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Category: boy names

boys' names 2014

by Pamela Redmond Satran

There’s a new class of boys’ names trending today that has a short clipped sound, contains only one syllable, is undeniably masculine yet not traditionally so.  Many of these boys’ names barely existed a generation or two ago: They’re definitely not your father’s or grandfather’s baby names.

But in some ways, they are the heirs to names like Glenn and Craig and Sean that took over in the 1960s and 70s from the traditional Bills and Toms.  They seek to reinvent masculinity while preserving qualities like strength and energy.

There are names with more conventional roots that you might consider part of this new brigade of short boys’ names: I’m thinking of such popular, stylish choices as Finn and Jack, Max and Jude.

But I’d like to focus today on those boys’ names that are newer and, some may say, fresher than Jack or Jude.   In 1970, most of these boys’ names barely squeaked onto the Social Security extended list, given to only a handful of baby boys.  Today, most are on the Top 1000, many of them moving up quickly.

The new boys’ names on the block include:

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Your Top 5 Boy Names!

babyboyblue2

Last week was the girls’ turn; now, we’re going to invite you to list your Top 5 boys’ names.

These can be names you’ve already used or are planning to use for a son, or just may be your five favorite names for boys.

If you can’t limit yourself to five, you can add runners up.  And tell us why you love these five names above all others, if you have the time and energy!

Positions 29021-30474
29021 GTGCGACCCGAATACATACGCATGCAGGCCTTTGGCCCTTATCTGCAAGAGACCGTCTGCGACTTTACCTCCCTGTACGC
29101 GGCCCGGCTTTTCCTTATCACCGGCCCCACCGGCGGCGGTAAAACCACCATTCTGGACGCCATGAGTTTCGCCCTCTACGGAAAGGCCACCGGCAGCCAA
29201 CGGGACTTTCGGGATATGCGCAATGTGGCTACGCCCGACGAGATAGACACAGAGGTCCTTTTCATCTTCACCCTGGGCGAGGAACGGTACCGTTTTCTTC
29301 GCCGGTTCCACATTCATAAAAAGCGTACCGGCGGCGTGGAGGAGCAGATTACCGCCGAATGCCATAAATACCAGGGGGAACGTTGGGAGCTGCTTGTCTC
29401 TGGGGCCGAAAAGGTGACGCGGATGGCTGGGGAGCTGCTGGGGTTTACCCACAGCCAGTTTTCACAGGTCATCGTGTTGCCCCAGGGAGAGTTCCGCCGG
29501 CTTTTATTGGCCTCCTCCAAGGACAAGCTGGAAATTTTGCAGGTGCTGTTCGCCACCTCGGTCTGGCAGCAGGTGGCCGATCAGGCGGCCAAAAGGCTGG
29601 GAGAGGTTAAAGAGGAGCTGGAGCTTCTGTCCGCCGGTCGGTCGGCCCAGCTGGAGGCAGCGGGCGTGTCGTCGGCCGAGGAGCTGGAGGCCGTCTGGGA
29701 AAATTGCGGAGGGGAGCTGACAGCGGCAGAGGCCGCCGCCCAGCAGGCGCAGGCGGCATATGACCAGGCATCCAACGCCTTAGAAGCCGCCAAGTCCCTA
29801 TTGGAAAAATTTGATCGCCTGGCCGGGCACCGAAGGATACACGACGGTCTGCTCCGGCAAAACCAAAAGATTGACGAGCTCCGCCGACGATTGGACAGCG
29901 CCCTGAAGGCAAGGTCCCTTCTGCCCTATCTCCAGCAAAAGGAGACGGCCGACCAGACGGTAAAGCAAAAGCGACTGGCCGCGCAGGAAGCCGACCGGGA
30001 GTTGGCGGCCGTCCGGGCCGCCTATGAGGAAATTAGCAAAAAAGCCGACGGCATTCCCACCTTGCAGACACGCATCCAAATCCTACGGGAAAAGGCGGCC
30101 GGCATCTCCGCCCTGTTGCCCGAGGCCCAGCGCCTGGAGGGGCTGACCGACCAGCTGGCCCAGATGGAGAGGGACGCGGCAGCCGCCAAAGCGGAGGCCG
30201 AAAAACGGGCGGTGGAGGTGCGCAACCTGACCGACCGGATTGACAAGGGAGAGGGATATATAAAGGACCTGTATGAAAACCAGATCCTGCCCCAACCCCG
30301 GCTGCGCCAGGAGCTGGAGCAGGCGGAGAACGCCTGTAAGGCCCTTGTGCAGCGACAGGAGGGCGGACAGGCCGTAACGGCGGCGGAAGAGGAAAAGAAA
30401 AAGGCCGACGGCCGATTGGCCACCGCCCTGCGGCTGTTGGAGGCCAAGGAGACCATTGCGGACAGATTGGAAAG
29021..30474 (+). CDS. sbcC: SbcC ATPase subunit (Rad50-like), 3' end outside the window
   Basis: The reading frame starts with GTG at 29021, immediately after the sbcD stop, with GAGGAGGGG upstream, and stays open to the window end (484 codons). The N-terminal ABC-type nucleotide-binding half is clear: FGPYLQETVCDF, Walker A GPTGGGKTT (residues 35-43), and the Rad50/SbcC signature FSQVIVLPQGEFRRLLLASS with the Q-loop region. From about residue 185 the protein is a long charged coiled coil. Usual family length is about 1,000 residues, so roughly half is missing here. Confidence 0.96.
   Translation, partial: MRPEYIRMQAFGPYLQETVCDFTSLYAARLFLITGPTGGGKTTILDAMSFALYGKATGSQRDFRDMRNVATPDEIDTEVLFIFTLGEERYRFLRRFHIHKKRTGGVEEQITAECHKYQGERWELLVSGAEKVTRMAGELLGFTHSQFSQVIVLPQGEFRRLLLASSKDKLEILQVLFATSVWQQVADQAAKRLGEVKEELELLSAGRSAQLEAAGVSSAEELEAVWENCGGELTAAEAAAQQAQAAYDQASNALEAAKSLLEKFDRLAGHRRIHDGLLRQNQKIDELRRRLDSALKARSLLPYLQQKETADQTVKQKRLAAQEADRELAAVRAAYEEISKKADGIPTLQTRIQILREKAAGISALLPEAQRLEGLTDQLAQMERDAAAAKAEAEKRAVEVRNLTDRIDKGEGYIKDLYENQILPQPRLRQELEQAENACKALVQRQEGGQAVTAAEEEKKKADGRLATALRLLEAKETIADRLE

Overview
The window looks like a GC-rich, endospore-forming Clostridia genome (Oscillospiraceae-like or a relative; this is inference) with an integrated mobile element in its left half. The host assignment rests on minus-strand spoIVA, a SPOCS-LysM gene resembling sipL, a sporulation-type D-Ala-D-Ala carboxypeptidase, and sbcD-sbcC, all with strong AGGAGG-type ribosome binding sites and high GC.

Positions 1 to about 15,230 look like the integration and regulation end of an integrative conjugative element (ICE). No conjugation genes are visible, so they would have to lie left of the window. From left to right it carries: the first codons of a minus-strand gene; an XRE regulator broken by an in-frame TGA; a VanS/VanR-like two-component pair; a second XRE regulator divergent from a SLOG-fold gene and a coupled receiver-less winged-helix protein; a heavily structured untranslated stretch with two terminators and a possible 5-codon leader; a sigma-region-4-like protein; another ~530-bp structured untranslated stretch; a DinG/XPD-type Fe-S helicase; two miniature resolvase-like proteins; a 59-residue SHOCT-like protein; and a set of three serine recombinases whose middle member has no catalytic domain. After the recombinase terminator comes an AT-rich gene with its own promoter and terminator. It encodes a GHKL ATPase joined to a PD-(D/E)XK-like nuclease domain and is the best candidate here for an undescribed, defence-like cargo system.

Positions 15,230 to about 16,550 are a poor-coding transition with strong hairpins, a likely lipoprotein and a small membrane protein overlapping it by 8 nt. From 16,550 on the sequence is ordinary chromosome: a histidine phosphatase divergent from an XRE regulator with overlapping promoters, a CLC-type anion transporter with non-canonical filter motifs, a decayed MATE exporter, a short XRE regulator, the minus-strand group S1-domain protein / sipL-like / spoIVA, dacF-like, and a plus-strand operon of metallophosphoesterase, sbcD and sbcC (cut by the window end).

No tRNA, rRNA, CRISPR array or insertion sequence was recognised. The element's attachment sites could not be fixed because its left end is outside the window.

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Group of adorable toddlers looking at something


By David Taylorprooffreader.com

It’s been noted before that one of the most striking trends when analyzing American baby names is the rise in popularity of boys’ names ending with the letter ‘n’ over the past few decades. What I haven’t seen is a visualization that truly demonstrates the scale of this phenomenon. And for a good reason; it’s difficult to show trends over time in 26 variables. So I made this animated GIF of bar graphs; pay attention to the ‘n’ after the mid-70s.

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By Pamela Redmond Satran

Looking for a classic boys’ name that’s also unusual?

Way beyond the Williams and Henrys you hear every day are dozens of boys’ names that achieve this golden combination.  These names have deep roots and have been used for centuries, yet are given to only a handful of boys each year.

These classic boys’ names include choices from ancient cultures and the Bible, names sailing out of style (So long, Sherman) along with those heading in: Welcome, Grey, Linus, and Finnian!

Here, more than 100 classic boys’ names you’ll find hiding below the U.S. Top 1000, ordered from those given to the most babies in 2012 (Gordon, at 194) to the least (Mercury, at just five):

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thomasedward

Which classic boys’ name do you love the best?

Classic boys’ names encompass those that are traditionally popular such as John, William, and Thomas, along with classics fashionable today like Henry and Alexander.

And classic names for boys may also include biblical names such as Jacob and Joshua, along with classics that are newly back in style, from Atticus to Arthur.

But for this Question of the Week, you can only pick one.

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